FIRST the reasonably good news. Kerry will field in Sunday’s Munster semi-final minus Colm Cooper (cruciate), 2013 All-Star James O’Donoghue (shoulder) and midfielder Johnny Buckley (ankle). Most GAA people love watching Colm Cooper play but the Clare defence won’t mind the Kerry legend having to sit this one out.
So how do Clare set up about competing with a weakened Kerry? Competing is the key word here. Having played all division 4 opposition so far in 2014, Clare will face a mammoth step up in class this weekend.
Yet what Kerry cannot prevent Clare from doing is competing with absolute intensity and badly needed composure for the entire 70 minutes.
If Clare do that they will have a reasonable chance of making a game of it. Under the direction of Paudie Kissane’s coaching, Clare have worked all year on improving their method of tackling and cutting down on the number of frees conceded.
When they have possession they must seek to hold onto it for as long as possible without running the risk of having the ball but going nowhere with it. In their drawn game against Waterford, Clare repeatedly went over and back the field but did not punch holes in their opponents defence.
On Sunday, to borrow a rugby phrase, Clare must get over the gain line. If the likes of Gary Brennan, Seán Collins or Shane McGrath burst through the first tackle, some space might open up.
But if Clare are slow in their movement while in possession, Kerry will have time to set themselves up defensively, more than likely relieve the home team of possession and hit them on the break.
That’s a development that Clare must seek to avoid at all costs. If both midfielders or even the half backs get sucked forward and nobody fills the hole in the middle, Kerry are capable of taking full advantage of that.
The Clare goalkeeper and back six will remain as they were last Saturday, barring a late injury, while Gary Brennan may be joined by Cathal O’Connor at midfield. The Coolmeen man, who suffered a hamstring injury in training before the first Waterford game, took part in the warm up in Dungarvan. He still felt the injury but another week should be a big help. If Clare are planning to use the Coolmeen man they should start him because if the hamstring goes if he is used as a substitute, it would be a wasted substitution.
Up front Shane McGrath, Seán Collins and Enda Coughlan will probably make up the half forward line with David Tubridy, who may flit between the lines, Shane Brennan, Jamie Malone and Martin O’Leary vying for an inside spot.
The Clare management face a dilemma in deciding whether to start Podge Collins. Although not great against Waterford in the drawn game, Collins brings huge energy and work rate to the Clare footballers. Occasionally his decision making on the ball is not great but his game is perfectly suited to taking on Kerry. Clare need to him them with sustained and intelligent work rate. That’s exactly what Collins will bring and he definitely should start. Another player who has proven his big game credentials is Rory Donnelly. In his substitute appearances against Waterford, Donnelly set up and scored a goal. He also cleverly won a free in the drawn game and his presence would sharpen the forward division considerably. While Clare scored 3-11 last Saturday, it cannot be forgotten that they kicked 16 wides. That’s another reason why Donnelly should start along with Collins.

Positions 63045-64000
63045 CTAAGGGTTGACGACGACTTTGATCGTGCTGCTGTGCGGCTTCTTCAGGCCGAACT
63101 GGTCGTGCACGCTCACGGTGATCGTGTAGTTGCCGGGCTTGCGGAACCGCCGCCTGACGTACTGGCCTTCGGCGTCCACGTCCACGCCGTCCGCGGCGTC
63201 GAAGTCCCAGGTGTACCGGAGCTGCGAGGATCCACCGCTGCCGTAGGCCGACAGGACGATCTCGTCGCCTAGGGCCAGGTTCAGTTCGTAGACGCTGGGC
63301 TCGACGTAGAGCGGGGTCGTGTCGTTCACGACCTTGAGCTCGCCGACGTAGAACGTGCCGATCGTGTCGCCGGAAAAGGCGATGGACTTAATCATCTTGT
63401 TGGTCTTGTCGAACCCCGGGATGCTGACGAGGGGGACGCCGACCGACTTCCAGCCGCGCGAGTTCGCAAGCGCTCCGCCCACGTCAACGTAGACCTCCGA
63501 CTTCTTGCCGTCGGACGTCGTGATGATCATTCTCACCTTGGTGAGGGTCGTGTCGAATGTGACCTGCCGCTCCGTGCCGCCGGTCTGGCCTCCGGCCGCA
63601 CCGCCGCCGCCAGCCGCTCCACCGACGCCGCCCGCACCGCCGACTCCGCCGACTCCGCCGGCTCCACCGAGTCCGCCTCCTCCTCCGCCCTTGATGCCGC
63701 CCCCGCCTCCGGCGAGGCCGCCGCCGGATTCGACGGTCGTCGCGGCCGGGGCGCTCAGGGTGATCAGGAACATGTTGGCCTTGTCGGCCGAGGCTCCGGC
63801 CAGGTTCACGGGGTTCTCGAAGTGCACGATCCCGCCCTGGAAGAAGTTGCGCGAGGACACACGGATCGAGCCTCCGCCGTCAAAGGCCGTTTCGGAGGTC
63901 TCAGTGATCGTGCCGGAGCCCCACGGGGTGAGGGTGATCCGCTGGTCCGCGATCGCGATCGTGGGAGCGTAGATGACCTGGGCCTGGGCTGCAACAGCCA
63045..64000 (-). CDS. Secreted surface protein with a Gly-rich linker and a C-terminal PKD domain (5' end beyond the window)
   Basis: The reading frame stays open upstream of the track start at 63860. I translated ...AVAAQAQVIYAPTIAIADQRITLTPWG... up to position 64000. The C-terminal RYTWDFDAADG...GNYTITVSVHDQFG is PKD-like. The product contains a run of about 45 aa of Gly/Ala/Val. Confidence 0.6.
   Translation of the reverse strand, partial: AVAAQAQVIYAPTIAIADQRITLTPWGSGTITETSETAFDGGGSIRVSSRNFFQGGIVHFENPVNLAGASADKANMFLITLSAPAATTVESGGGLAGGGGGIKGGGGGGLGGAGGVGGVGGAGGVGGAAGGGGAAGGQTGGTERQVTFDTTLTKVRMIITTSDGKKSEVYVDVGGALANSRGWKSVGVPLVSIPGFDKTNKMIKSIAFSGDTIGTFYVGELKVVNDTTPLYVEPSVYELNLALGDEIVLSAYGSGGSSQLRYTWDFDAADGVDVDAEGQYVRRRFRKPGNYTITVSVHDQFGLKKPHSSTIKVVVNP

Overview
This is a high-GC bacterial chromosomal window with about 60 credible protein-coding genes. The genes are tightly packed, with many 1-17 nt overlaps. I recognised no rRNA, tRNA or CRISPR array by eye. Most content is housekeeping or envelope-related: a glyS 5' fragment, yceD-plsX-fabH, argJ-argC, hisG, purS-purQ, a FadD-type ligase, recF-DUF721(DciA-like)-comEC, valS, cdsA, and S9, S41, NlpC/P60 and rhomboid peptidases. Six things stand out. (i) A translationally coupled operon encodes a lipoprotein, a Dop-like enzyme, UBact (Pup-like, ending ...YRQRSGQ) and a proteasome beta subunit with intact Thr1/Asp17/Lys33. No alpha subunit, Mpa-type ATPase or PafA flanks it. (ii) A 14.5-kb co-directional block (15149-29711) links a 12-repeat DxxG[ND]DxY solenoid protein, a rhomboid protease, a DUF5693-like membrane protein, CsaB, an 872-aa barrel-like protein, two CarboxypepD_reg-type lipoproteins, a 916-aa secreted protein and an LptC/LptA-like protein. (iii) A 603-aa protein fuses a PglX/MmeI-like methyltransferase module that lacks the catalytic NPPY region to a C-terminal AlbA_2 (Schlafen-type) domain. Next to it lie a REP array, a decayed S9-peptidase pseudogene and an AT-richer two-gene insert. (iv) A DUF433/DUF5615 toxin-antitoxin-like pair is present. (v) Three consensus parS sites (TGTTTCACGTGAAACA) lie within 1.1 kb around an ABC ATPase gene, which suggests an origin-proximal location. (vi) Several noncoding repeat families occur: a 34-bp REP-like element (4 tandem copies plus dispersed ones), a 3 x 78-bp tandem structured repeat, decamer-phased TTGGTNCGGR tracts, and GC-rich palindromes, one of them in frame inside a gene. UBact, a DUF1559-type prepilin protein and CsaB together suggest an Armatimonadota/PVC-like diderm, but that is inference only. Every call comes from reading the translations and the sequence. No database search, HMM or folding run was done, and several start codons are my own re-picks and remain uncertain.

Tactically Clare have the option of playing with an extra defender if they deem it necessary. Enda Coughlan, who was quiet last weekend, is probably the best man for that role. Coughlan is more effective when facing the ball while his distribution is generally top class.
While every player must deliver a near optimum display, Clare will unquestionably look to certain players for more. Kevin Hartnett has been their best player over the last two games. The Meelick man has developed into an inspirational figure who gives his last drop. He’ll have to do that again against Kerry and even up it another bit. Gordon Kelly is cut from a similar mould and did very well last week. Clare need him and Gary Brennan to take the game to Kerry from the off. If these central players tie down their areas, they can help to establish a foundation for Clare’s attacking division who can cause plenty of issues for the Kerry backs.
On top of their injury list, which up to recent days also included David Moran (knee), Dáithí Casey (dead leg) and Kieran Donaghy (shoulder), Kerry will also have to make do without the retired Paul Galvin and Tomás O’Sé both of whom were central to Kerry’s All-Ireland winning years since 2004.
Lest Clare be lulled into any sense that Kerry are vulnerable, there is no harm in pointing out that their starting 15 is likely to include a midfield of Anthony Maher and David Moran, while Declan O’Sullivan, free taker Bryan Sheehan, Darran O’Sullivan and the exceptionally industrious Donnacha Walsh are proven forwards. While Kerry’s bench is not particularly strong it is likely to include Aidan O’Mahony, Kieran O’Leary and Kieran Donaghy.
Realistically nobody paying their entrance fee on Sunday will expect Clare to win. The initial challenge for Clare is to give it their best show and compete for as long as they can.
Result wise it’s impossible to see beyond Kerry but performance wise, Clare can produce a big one.